By Victoria Burnett, New York Times
La Viñuela, Málaga, Spain - Ramón Sánchez is not a great believer in the powers of Cupid. But when Mr. Sánchez, a wiry 54-year-old bachelor, heard that dozens of women would be coming to this quiet village for a blind date with the local men, he happily signed up.
Mr. Sánchez, who lives 13 miles out of town on a farm with no telephone and with only sheep and cattle for company, said he had come along in the hope of meeting somebody with whom he could spend his old age.
“It would be nice to have a woman to share things with,” he said, his dark skin polished by wind and sun. “Really, what I want is someone to take care of the house. Not so much me. I’ve been doing that all my life.”
At lunchtime on a recent Saturday, Mr. Sánchez stood with a throng of single men and other villagers awaiting a bus that would bring 62 women from Madrid for an evening of dinner, dancing and — all involved hoped — a little romance.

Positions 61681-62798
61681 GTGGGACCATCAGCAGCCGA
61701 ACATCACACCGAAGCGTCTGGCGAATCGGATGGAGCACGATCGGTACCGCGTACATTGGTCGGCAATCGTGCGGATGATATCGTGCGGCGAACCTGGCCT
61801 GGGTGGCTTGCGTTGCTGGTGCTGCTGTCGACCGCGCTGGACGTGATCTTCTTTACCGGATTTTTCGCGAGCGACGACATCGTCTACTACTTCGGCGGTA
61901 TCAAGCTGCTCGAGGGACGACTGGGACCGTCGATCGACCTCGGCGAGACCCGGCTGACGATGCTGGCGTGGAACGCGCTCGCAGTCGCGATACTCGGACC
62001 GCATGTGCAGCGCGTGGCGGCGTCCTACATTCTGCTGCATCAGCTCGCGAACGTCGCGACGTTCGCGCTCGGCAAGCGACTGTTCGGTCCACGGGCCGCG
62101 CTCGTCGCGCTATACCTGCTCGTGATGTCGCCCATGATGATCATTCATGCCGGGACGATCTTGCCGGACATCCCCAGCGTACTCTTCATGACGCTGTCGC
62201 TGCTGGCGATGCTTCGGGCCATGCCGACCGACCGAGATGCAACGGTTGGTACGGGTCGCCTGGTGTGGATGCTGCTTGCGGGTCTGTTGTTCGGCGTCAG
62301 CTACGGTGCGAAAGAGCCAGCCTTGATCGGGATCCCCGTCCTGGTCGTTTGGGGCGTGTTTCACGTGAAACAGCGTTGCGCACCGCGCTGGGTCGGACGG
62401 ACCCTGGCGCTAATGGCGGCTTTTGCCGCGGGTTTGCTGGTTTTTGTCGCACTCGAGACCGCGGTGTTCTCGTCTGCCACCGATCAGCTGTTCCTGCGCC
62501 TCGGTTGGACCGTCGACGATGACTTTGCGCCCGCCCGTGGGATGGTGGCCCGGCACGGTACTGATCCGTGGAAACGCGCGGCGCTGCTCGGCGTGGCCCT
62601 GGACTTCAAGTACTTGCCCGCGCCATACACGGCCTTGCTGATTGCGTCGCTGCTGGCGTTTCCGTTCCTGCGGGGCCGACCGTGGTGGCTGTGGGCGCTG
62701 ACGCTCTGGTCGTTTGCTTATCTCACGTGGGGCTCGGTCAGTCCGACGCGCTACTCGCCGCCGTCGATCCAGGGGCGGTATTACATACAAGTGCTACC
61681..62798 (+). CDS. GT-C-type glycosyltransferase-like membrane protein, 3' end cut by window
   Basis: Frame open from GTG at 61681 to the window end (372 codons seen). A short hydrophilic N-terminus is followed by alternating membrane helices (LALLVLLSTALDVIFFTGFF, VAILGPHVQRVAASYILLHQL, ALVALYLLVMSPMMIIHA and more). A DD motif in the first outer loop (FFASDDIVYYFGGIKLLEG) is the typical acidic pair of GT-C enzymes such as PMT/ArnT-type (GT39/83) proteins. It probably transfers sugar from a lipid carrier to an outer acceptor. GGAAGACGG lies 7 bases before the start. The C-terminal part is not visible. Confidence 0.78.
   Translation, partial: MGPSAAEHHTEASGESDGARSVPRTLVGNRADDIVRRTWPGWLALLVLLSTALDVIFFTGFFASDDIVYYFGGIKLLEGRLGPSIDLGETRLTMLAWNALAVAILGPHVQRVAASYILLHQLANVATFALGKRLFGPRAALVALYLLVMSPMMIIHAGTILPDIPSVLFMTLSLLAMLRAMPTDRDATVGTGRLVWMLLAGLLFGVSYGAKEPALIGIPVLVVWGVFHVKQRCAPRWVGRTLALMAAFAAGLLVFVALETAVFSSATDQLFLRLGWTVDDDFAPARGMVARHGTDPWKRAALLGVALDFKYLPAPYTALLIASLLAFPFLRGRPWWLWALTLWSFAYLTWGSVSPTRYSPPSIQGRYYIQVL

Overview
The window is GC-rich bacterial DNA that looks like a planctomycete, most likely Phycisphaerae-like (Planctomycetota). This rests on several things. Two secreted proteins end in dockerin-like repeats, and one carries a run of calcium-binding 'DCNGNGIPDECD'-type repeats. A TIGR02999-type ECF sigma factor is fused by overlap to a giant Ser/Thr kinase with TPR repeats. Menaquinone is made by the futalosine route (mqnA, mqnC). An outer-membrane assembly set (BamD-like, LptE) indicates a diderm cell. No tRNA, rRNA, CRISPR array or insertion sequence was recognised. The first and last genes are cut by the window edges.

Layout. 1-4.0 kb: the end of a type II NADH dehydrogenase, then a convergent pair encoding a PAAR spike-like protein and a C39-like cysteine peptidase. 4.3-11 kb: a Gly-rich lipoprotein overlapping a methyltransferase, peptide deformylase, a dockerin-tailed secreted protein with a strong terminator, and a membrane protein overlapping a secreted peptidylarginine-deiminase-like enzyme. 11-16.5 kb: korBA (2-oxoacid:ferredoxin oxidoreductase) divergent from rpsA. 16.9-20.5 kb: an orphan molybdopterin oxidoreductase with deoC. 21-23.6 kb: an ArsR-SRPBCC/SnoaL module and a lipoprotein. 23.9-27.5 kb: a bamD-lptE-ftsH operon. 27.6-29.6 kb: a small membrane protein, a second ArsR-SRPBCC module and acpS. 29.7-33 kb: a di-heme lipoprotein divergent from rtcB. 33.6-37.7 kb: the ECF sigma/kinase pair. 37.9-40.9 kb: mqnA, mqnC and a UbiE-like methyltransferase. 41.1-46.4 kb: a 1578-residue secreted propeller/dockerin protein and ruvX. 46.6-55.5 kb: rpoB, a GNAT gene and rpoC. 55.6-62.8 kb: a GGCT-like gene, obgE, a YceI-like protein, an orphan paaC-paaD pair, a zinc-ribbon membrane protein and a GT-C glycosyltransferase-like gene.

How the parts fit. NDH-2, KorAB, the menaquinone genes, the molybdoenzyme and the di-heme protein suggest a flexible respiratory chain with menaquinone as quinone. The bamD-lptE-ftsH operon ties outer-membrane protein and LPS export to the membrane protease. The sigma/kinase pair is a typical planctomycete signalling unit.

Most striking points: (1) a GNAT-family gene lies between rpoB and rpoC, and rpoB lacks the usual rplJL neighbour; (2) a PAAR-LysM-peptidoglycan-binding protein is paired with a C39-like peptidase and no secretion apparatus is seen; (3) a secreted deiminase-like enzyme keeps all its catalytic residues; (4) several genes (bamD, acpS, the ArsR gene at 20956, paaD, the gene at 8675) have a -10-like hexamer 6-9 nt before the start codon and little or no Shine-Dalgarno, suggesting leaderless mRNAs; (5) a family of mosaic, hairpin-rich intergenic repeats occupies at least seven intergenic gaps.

A migration of young people from rural areas to cities in the 1960s and 1970s led to a scarcity of potential spouses for the men — now middle aged — who stayed behind to farm in Spain’s rural areas, several villagers said. Women, drawn to the cities by the lure of nonagricultural jobs, left in larger numbers than the men...
Books about Spain on my shelf:
- Driving Over Lemons: An Optimist in Spain by Chris Stewart (1999)
- Spanish Lessons: Beginning a New Life in Spain by Derek Lambert (2000)